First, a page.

"We share Sen. Whitmire's exasperation that TYC officials approved contracts with a psychologist whose race-related court statements have triggered legal controversies as long ago as 2000. Then-Texas Attorney General and current U.S. Sen. John Cornyn denounced Quijano's testimony for improperly injecting race into numerous criminal justice proceedings."
EDITORIAL: THE HOUSTON CHRONICLE;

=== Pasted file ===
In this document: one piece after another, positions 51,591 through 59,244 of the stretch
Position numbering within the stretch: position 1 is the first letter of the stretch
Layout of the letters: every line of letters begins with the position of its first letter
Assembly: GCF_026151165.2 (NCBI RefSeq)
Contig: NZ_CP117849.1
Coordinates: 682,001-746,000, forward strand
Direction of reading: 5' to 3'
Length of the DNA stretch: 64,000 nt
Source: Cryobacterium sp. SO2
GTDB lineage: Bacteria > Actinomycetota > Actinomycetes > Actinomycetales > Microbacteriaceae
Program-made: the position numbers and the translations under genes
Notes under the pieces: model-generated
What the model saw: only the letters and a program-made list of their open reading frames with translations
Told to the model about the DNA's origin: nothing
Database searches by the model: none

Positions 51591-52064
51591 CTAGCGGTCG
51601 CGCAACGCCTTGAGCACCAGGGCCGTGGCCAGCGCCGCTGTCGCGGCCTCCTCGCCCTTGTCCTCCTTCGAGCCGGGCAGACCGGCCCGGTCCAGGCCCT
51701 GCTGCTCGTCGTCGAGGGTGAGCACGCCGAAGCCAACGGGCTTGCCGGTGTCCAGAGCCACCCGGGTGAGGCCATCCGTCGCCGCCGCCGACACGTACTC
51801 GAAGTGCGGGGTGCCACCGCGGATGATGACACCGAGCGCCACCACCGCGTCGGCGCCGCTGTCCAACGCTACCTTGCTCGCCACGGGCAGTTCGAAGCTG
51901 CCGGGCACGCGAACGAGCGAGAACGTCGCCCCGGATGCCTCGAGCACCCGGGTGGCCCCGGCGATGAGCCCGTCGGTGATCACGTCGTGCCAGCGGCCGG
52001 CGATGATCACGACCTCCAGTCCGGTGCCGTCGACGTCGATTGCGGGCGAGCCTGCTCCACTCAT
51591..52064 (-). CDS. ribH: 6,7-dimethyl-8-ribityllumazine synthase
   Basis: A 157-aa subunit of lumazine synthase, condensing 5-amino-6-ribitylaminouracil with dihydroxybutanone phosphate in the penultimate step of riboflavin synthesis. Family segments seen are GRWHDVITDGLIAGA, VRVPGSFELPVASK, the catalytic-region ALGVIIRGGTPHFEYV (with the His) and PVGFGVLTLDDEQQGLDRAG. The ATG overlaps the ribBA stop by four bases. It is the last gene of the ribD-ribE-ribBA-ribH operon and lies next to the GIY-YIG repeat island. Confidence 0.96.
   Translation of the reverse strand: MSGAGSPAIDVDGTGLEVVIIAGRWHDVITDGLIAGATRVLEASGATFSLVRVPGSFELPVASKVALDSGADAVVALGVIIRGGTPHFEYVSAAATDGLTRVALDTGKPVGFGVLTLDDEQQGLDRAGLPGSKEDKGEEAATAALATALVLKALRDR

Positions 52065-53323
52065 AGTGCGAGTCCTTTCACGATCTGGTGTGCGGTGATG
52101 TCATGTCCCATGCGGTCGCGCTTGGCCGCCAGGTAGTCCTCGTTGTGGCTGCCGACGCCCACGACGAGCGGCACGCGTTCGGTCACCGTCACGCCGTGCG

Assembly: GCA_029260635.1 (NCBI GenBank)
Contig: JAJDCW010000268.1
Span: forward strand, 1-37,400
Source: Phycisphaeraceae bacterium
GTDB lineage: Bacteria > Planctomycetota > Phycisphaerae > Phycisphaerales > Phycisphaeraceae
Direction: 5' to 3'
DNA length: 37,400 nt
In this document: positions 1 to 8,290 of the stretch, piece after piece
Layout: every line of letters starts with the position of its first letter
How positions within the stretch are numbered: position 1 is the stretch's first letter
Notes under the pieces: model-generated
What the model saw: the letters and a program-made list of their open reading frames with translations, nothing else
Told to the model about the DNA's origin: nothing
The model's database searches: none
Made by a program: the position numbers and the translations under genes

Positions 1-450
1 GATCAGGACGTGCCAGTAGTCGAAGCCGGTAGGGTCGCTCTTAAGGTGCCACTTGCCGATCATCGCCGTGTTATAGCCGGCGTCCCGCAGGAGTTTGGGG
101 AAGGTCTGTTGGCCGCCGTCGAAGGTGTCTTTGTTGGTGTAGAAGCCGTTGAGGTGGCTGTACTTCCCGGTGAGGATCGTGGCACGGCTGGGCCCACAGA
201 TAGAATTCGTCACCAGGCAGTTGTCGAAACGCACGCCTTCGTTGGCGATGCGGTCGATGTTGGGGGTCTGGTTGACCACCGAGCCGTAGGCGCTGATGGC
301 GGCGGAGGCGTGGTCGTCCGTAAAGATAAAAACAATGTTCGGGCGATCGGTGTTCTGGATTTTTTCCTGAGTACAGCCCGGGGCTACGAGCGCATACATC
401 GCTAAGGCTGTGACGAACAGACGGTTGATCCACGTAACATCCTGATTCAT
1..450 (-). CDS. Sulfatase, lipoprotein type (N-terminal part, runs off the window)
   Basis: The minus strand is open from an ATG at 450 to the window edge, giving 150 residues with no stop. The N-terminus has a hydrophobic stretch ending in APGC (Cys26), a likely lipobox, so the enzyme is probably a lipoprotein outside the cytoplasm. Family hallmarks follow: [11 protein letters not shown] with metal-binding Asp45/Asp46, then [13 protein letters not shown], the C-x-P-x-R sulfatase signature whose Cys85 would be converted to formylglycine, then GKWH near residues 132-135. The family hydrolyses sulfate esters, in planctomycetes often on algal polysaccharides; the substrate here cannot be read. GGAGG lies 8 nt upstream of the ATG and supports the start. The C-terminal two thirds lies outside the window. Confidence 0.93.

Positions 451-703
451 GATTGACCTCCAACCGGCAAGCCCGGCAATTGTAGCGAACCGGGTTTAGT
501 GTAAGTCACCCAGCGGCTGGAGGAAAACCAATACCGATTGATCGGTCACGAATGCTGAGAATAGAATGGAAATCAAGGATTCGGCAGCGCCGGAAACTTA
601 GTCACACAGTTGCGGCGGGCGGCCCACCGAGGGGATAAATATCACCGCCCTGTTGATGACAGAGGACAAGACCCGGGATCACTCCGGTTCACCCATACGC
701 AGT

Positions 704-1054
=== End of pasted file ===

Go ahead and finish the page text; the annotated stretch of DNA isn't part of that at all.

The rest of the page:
BACKGROUND: Duane Buck was convicted of murder in 1997. He is African American. At the sentencing phase of his trial, an expert witness named Walter Quijano said “yes” when asked if “the race factor, black,” increased the chances that Mr. Buck would do something dangerous again. In Texas, this is a pivotal issue: if the state does not prove “future dangerousness” beyond a reasonable doubt, it cannot sentence a convict to death. The prosecution got the answer it wanted. The jury sentenced Mr. Buck to death. In 2000, John Cornyn, then the attorney general of Texas and now a U.S. Senator, called for six death row inmates in the state to have new hearings because race was improperly used as a factor in sentencing each of them. “It is inappropriate to allow race to be considered as a factor in our criminal justice system,” he said. Mr. Buck was the only one of the six who did not get a new hearing. Mr. Cornyn’s successor as attorney general treated Mr. Buck’s case differently because Mr. Buck, “not the state, offered” the testimony in which race figured prominently. Justice Alito agreed. It was Mr. Buck’s lawyer, he wrote, who elicited “the race-related testimony on direct examination.” That is accurate, and a majority of Supreme Court justices found this logic convincing, but it is also misleading. As Justice Sotomayor explained (and I’m lifting from her written dissent here), during the penalty phase of Mr. Buck’s trial, the defense called a psychologist, Walter Quijano, as a witness. Mr. Quijano testified that there were several “statistical factors we know to predict future dangerousness,” including past crimes, age, sex, race, socioeconomic status, employment stability, and substance abuse history. Mr. Quijano also said: “It’s a sad commentary that minorities, Hispanics and black people, are over represented in the Criminal Justice System.” But when the defense asked Mr. Quijano whether Mr. Buck was likely to commit violent criminal acts if he were sentenced to life imprisonment, Mr. Quijano replied, “The probability of that happening in prison would be low.” Only during cross-examination did the fact of Mr. Buck’s race truly become linked with the possibility that he would commit another crime. After inquiring about how past crimes and age might (statistically) indicate future dangerousness in Mr. Buck’s case, the prosecutor said: “You have determined that the sex factor, that a male is more violent than a female because that’s just the way it is, and that the race factor, black, increases the future dangerousness for various complicated reasons; is that correct?” Mr. Quijano answered, “Yes.” Later, the prosecutor argued to the jury that Mr. Quijano “told you that there was a probability that [Buck] would commit future acts of violence.” The jury returned a verdict of death. Lincoln Caplan: New York Times); (The Supreme Court issued a stay of execution but, in a decision issued in November, 2011 declined to order a new hearing.)